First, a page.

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4 Chinese Dishes That Are Suitable For Vegans

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It's not always easy to eat out when you're vegan, but despite the prevalence of meat in Chinese recipes, there are a number of popular Chinese dishes that are suitable for vegans. You'll want to check with your server that a dish truly is suitable by asking them to confirm the type of fat used for frying and whether the dish was cooked with fish or chicken stock, as meat stocks are common in certain Chinese cuisines, such as Lu cuisine from the Shandong province. Wondering what you may be able to order at a Chinese restaurant? Here's an overview of four Chinese dishes that are vegan-friendly:

Steamed Dumplings And Dipping Sauce

Steamed dumplings are ideal if you're looking for a light lunch. They are made with a simple dough that contains no dairy products. Flour, yeast and water are mixed together and the dough is rolled out and filled with shredded greens and beansprouts before being steamed. Choose a soy and sesame oil sauce to complement the dumplings without overpowering the delicate flavour of the filling.

Kung Pao Tofu

This fiery dish consists of fresh vegetables and pieces of firm tofu stir-fried with hot chillies and peanuts. Hoisin sauce, which has a rich, smoky flavour that comes from combining soybeans and chillies with just a little sugar, is added to the stir-fry just before serving. Enjoy this dish with steamed rice and jasmine tea.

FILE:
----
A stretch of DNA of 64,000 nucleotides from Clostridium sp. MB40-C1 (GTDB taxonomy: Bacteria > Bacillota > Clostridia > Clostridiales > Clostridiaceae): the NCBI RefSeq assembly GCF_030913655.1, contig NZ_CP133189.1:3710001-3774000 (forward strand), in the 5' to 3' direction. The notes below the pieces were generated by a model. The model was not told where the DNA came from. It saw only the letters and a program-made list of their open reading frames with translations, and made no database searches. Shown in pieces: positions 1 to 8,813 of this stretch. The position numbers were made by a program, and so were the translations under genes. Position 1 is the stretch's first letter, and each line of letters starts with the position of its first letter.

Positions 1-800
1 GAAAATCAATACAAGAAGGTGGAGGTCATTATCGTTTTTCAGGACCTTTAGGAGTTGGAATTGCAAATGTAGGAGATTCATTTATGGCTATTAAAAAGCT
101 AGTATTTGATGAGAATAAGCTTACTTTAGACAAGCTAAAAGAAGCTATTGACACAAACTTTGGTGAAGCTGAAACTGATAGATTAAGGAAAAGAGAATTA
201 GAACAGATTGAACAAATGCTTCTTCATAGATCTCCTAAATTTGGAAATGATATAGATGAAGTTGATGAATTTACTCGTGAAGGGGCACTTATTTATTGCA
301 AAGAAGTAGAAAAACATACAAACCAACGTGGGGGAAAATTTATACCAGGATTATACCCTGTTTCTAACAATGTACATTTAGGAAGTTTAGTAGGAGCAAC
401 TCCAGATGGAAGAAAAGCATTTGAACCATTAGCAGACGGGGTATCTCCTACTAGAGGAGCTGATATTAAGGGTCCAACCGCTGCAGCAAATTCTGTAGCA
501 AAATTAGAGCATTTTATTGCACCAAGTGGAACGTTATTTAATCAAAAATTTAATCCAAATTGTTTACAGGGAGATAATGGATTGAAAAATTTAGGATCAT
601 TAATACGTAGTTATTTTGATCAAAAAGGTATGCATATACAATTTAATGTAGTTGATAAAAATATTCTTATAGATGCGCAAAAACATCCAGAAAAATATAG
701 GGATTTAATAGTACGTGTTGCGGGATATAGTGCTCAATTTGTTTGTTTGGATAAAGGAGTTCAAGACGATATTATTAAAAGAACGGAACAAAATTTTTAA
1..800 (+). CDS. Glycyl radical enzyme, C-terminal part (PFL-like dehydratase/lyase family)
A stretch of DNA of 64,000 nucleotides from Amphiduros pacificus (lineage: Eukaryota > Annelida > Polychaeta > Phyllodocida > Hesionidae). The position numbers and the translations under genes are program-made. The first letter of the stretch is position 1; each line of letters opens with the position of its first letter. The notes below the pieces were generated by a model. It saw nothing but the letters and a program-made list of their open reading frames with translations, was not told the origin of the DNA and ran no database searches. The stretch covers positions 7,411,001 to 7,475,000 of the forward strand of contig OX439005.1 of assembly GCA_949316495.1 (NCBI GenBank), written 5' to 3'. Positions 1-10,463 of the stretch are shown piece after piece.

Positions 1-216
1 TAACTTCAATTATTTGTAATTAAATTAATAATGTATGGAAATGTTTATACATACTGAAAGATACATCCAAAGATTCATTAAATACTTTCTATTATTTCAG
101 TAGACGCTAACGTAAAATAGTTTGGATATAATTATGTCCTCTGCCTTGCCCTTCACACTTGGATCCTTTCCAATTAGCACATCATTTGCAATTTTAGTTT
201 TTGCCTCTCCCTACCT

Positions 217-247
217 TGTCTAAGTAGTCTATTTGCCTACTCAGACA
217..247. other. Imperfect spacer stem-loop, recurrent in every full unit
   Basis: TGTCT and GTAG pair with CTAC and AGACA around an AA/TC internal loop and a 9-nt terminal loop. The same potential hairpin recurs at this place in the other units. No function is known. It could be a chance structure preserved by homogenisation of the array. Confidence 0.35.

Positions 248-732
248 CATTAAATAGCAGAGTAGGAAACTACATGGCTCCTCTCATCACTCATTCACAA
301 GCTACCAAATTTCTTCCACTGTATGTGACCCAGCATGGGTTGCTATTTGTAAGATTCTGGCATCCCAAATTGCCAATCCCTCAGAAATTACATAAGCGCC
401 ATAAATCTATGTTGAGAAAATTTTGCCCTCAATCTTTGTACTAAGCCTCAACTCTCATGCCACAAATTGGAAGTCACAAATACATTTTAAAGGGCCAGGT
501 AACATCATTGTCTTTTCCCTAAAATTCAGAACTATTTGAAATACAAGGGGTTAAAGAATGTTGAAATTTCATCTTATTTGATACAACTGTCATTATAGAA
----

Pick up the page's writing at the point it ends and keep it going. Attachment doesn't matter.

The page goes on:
Cashew And Vegetable Fried Rice

This is a classic dish that's widely available and packed with fresh flavours. Seasonal vegetables, such as bok choy, broccoli and carrots, are lightly stir-fried with rich soy sauce, fragrant ginger, creamy cashews and al dente rice. This is a hearty dish that's ideal for dinner and high in protein, thanks to the cashews.

Hot And Sour Soup

Hot and sour soup makes a delicious starter or lunch dish. The soup has a base of hot red chillies and sour vinegar and contains tofu, shitake mushrooms and bamboo shoots. If you want to enjoy this soup as a main course, you can make your meal more filling by adding a side order of seasonal greens or bao, which is a type of steamed bread.

As you can see, it is possible to visit a Chinese restaurant without compromising your commitment to avoid consuming animal products. The restaurant may not have a separate vegan menu, but your server can point out the vegan-friendly options on the main menu. To try out some of these dishes, or other Chinese cuisine that make strike your fancy, visit a restaurant like Han Palace in your area.